Sandra P. Martini In marketing your services or widgets, what approach do you use? Do you scatter your marketing efforts over a range hoping to hit something? Or do you take careful aim, hitting the target more times than not? Shotgun Marketing Gun aficionados are going to shoot me here (no pun intended), but whenever I use the term “Shotgun Marketing”, I have this vision of Al Pacino blasting away in Scarface – I’m repeatedly told that he does not use a “shotgun”, but you get the idea.
A shotgun shoots shells over an area with the hope that at least some of them hit the target. The word “shotgun” is actually defined as “covering a wide range in a haphazard or ineffective manner”. Examples of shotgun marketing include cold calling, bulk mailings and advertisements in large circulation general newspapers. In the online world, shotgun marketing includes banner advertising on sites that get large quantities of generic visitors and spamming emails. If you are a professional services business (virtual assistant, web designer, etc.) and haven’t adequately researched your prospective clients, your marketing is going to have the same ineffective scatter-type effect. You will blanket an area with postcards, direct mail campaigns, newspaper ads or online advertising without ever actually knowing if your prospects are “being hit”. Depending on your business, this could be good or it could be bad – either way, it’s going to get real expensive real quick. You naturally get wider coverage using the shotgun approach to marketing – this could be good if you are trying to blanket an area to let them know you exist (for example, a new coffee shop or a new mechanic in town). The downside is that it’s costly as studies show that you need to be in front of someone 7 – 10 times before they even recognize your name. Rifle Marketing I think you know where we’re going with this one. Rifles bring things into focus, allowing you to take careful aim before pulling the trigger. If you know your target audience, really know them, you should be able to initiate marketing campaigns with sniper-type accuracy. “Rifle Marketing” allows you to be more personal in your marketing campaigns. You can also devise campaigns that are made up of more than just a simple postcard or letter. For example, to symbolize how much time (or business) your potential clients are wasting (throwing away) by not hiring you, send your sales letter in a small trash can with a label on it (always send First Class). Your letter is bound to be opened more often (and more quickly) than all the other letters arriving in envelopes via Third Class mail.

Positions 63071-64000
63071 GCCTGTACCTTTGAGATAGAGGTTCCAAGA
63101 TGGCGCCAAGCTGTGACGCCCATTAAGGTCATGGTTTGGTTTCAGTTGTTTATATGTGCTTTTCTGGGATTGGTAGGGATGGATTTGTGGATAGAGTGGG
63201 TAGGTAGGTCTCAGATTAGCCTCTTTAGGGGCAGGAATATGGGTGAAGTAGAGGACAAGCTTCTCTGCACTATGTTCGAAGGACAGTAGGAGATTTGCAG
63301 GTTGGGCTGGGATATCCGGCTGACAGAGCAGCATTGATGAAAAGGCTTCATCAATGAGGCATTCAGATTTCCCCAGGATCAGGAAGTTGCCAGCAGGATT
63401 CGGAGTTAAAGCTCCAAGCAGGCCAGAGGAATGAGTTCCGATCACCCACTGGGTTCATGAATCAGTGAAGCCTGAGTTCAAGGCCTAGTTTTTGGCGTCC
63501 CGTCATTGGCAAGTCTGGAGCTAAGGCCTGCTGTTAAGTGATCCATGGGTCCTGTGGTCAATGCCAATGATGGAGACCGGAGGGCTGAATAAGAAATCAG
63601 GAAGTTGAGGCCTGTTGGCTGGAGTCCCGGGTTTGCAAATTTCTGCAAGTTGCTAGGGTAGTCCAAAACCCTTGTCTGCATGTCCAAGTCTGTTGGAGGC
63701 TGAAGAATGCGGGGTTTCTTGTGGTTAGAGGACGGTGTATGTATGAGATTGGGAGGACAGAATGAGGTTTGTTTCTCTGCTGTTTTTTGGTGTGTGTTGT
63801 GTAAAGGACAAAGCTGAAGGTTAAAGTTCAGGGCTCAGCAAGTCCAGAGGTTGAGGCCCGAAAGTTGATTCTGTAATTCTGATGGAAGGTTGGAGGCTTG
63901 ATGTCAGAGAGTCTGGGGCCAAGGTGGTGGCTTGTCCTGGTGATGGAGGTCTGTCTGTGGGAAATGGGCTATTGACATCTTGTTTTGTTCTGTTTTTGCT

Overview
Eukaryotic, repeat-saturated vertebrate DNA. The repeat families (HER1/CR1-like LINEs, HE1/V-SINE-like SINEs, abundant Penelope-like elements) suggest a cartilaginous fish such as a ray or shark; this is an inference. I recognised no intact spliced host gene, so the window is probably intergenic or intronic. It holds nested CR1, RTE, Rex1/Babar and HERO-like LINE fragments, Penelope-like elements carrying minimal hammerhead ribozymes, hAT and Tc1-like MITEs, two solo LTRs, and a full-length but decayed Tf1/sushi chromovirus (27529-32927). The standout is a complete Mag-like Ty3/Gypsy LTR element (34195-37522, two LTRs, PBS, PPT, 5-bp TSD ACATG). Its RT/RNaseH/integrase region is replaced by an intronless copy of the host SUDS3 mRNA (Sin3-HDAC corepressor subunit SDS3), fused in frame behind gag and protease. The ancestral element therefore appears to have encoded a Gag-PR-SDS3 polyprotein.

Innovative campaigns such as the preceding not only increase the chance that prospective clients will call you, they tell the client something about you before you even speak: you are results-oriented, you think outside the box and you think before you leap. This is the type of person that smart business owners want on their team. Which is better? At first glance, you may want to say that the “rifle” approach is better than the “shotgun”. However, it depends on your business, your personality and your target audience. Shotgun campaigns are, by their very nature, less personal than the rifle campaigns. This may be appropriate to your business. I generally think of shotgun marketing as creating awareness and rifle marketing as getting results. Whichever your preference, remember to keep your marketing campaign true to your personal style and that less done well is much better than more done poorly.